Why K.D. was destined to join Golden State

Adrian Wojnarowski
The Vertical

CLEVELAND – As Wednesday night bled into Thursday morning, Cleveland general manager David Griffin found Bob Myers in a corridor to congratulate the Golden State general manager on the victory that pushed these NBA Finals to 3-0, delivering a knowing nod on a much larger vanquishing of the sport.

“You guys are awesome,” Myers told Griffin.

You guys are something all together different,” Griffin responded, and soon the ultimate reason for that unmistakable truth emerged out of the Golden State locker room. Kevin Durant walked past two general managers on the way to the interview podium, on the cusp of a Finals MVP, a championship and perhaps the beginning of an NBA era that threatens to transform into a monument to his greatness.

This is Durant’s time now, born of his decision to depart Oklahoma City, a franchise’s foresight to recruit him and ultimately a perfect blend of personalities, culture and staggering talent.

Kevin Durant rises up for his go-ahead 3-pointer in Game 3. (AP)

In so much of the conversation that surrounds Durant’s move to the Warriors, there’s a mistaken idea his arrival had been largely the product of a sudden spike in the 2016-17 salary cap. In some ways, it too easily dismisses the deftness of planning in Golden State’s summer coup and underestimates Durant’s deep desire to play for them.

Long before NBA owners and executives were fully abreast of how exactly the changing economics would impact the salary cap, how quickly the influx of new television money would be introduced into the cap, Golden State had targeted Durant and understood the machinations needed to get it there. Under the old salary cap, Golden State would’ve needed to renounce free agents (Harrison Barnes, Mo Speights and Leandro Barbosa) and trade Andrew Bogut and Andre Iguodala.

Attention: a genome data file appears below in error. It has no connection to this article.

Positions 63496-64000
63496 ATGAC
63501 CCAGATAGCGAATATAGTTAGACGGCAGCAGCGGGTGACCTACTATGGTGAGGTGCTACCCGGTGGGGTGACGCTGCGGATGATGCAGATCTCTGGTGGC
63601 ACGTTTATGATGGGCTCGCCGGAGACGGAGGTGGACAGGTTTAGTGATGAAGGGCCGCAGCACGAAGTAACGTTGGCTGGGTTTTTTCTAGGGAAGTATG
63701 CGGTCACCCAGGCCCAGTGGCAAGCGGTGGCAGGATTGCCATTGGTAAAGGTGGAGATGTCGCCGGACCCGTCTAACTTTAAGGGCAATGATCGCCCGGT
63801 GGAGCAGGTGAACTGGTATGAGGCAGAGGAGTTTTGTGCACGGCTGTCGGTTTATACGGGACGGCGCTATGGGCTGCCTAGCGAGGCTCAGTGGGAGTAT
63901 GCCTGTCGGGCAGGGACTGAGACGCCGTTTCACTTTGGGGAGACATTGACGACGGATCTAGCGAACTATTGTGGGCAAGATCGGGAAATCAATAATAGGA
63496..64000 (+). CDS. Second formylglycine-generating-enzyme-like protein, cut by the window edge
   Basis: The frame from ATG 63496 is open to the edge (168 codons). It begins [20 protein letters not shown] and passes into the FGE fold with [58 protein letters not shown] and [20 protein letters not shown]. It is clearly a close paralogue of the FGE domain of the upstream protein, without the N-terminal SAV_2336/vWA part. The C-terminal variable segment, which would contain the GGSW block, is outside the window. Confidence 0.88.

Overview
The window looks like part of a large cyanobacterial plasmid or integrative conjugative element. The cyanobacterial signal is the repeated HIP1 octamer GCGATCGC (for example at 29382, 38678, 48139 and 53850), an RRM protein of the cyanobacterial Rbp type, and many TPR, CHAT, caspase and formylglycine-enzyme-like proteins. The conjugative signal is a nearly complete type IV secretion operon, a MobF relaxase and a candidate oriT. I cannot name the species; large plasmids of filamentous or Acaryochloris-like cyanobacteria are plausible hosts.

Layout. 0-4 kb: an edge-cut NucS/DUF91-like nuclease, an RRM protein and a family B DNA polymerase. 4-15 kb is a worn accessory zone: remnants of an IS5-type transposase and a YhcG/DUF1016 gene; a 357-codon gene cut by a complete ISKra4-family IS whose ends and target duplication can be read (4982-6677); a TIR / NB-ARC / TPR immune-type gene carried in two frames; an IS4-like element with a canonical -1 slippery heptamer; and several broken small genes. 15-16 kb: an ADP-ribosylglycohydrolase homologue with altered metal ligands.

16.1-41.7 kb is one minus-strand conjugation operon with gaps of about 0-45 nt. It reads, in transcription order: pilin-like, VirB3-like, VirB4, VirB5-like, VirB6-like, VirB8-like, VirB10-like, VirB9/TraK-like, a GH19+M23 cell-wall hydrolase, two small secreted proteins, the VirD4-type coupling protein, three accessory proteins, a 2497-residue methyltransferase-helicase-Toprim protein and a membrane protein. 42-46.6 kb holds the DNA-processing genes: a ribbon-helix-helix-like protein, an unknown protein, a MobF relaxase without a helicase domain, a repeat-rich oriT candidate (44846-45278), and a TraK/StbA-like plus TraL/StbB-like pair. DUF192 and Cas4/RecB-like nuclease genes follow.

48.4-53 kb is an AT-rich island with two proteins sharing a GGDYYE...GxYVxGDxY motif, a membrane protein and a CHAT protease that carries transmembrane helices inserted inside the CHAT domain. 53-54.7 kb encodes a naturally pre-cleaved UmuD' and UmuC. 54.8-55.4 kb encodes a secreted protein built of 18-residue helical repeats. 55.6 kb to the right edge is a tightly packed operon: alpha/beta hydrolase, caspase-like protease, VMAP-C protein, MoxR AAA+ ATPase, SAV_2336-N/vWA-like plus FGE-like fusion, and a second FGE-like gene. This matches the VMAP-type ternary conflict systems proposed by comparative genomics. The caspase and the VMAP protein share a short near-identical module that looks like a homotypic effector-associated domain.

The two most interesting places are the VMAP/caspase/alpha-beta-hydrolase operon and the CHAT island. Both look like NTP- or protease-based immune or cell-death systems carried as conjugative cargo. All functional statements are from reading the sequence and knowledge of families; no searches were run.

Under the new cap, Golden State did everything except move Iguodala to create the salary-cap space a year ago. For all the belief that Golden State was gifted the opportunity to sign Durant based upon the economic shift of the NBA television revenues, the truth is this: Golden State would’ve moved Iguodala to a team with salary cap space and still have Durant now.

The Warriors would miss Iguodala dearly, but Golden State wouldn’t have blinked at the chance to secure Durant. If the Warriors needed Durant to take less than the $26.5 million for 2016-17, he probably would’ve agreed to that, too.

“What we never talked about in those days in the Hamptons in July was money, and how much exactly he’d get in Golden State versus anywhere else,” Durant’s agent, Rich Kleiman, told The Vertical. “And that won’t be a factor this year in our talks with them either.”

In signing another new deal this July, Durant could accept moderately less money and preserve the Warriors’ ability to retain Iguodala and Shaun Livingston in free agency. There will never be a way for the NBA to legislate parity if teams are well-managed and well-run, and superstars are willing to pass on bigger money in pursuit of choosing a new destination.

And now, the Warriors have staying power, four All-Stars and two MVPs in the prime of Hall-of-Fame careers. Around the NBA, resistance feels futile. After Game 3, Sean Ford of USA Basketball was in the corridor outside the Warriors’ locker room, a man responsible for working with Jerry Colangelo and Mike Krzyzewski in assembling the past three gold-medal-winning Team USA rosters.